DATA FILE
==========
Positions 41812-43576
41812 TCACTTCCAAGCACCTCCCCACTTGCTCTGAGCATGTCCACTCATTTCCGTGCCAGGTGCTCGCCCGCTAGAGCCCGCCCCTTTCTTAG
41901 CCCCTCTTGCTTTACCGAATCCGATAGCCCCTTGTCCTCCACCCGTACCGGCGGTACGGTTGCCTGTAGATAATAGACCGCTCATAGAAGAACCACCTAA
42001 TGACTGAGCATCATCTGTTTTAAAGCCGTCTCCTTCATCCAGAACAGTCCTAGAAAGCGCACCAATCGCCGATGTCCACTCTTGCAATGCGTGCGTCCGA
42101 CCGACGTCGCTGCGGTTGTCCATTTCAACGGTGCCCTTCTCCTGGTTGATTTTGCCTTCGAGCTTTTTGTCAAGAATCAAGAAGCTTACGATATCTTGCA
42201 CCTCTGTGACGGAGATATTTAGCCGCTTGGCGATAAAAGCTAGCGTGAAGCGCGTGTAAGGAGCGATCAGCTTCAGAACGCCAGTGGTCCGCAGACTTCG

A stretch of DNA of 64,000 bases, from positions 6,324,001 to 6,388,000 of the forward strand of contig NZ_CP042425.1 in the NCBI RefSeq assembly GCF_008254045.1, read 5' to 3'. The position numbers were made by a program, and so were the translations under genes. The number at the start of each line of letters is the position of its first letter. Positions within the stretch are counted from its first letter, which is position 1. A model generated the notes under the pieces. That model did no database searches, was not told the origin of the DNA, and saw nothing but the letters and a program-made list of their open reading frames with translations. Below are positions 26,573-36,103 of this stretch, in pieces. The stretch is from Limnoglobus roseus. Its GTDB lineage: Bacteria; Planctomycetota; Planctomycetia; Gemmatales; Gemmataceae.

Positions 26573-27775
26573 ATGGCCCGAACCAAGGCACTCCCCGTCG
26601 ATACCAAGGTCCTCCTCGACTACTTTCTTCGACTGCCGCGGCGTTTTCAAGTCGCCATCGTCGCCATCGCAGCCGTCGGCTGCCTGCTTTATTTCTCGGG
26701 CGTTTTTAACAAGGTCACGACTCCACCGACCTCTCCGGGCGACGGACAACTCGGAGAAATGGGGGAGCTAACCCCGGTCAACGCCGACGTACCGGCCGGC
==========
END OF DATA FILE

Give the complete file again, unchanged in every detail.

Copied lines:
Positions 41812-43576
41812 TCACTTCCAAGCACCTCCCCACTTGCTCTGAGCATGTCCACTCATTTCCGTGCCAGGTGCTCGCCCGCTAGAGCCCGCCCCTTTCTTAG
41901 CCCCTCTTGCTTTACCGAATCCGATAGCCCCTTGTCCTCCACCCGTACCGGCGGTACGGTTGCCTGTAGATAATAGACCGCTCATAGAAGAACCACCTAA
42001 TGACTGAGCATCATCTGTTTTAAAGCCGTCTCCTTCATCCAGAACAGTCCTAGAAAGCGCACCAATCGCCGATGTCCACTCTTGCAATGCGTGCGTCCGA
42101 CCGACGTCGCTGCGGTTGTCCATTTCAACGGTGCCCTTCTCCTGGTTGATTTTGCCTTCGAGCTTTTTGTCAAGAATCAAGAAGCTTACGATATCTTGCA
42201 CCTCTGTGACGGAGATATTTAGCCGCTTGGCGATAAAAGCTAGCGTGAAGCGCGTGTAAGGAGCGATCAGCTTCAGAACGCCAGTGGTCCGCAGACTTCG

A stretch of DNA of 64,000 bases, from positions 6,324,001 to 6,388,000 of the forward strand of contig NZ_CP042425.1 in the NCBI RefSeq assembly GCF_008254045.1, read 5' to 3'. The position numbers were made by a program, and so were the translations under genes. The number at the start of each line of letters is the position of its first letter. Positions within the stretch are counted from its first letter, which is position 1. A model generated the notes under the pieces. That model did no database searches, was not told the origin of the DNA, and saw nothing but the letters and a program-made list of their open reading frames with translations. Below are positions 26,573-36,103 of this stretch, in pieces. The stretch is from Limnoglobus roseus. Its GTDB lineage: Bacteria; Planctomycetota; Planctomycetia; Gemmatales; Gemmataceae.

Positions 26573-27775
26573 ATGGCCCGAACCAAGGCACTCCCCGTCG
26601 ATACCAAGGTCCTCCTCGACTACTTTCTTCGACTGCCGCGGCGTTTTCAAGTCGCCATCGTCGCCATCGCAGCCGTCGGCTGCCTGCTTTATTTCTCGGG
26701 CGTTTTTAACAAGGTCACGACTCCACCGACCTCTCCGGGCGACGGACAACTCGGAGAAATGGGGGAGCTAACCCCGGTCAACGCCGACGTACCGGCCGGC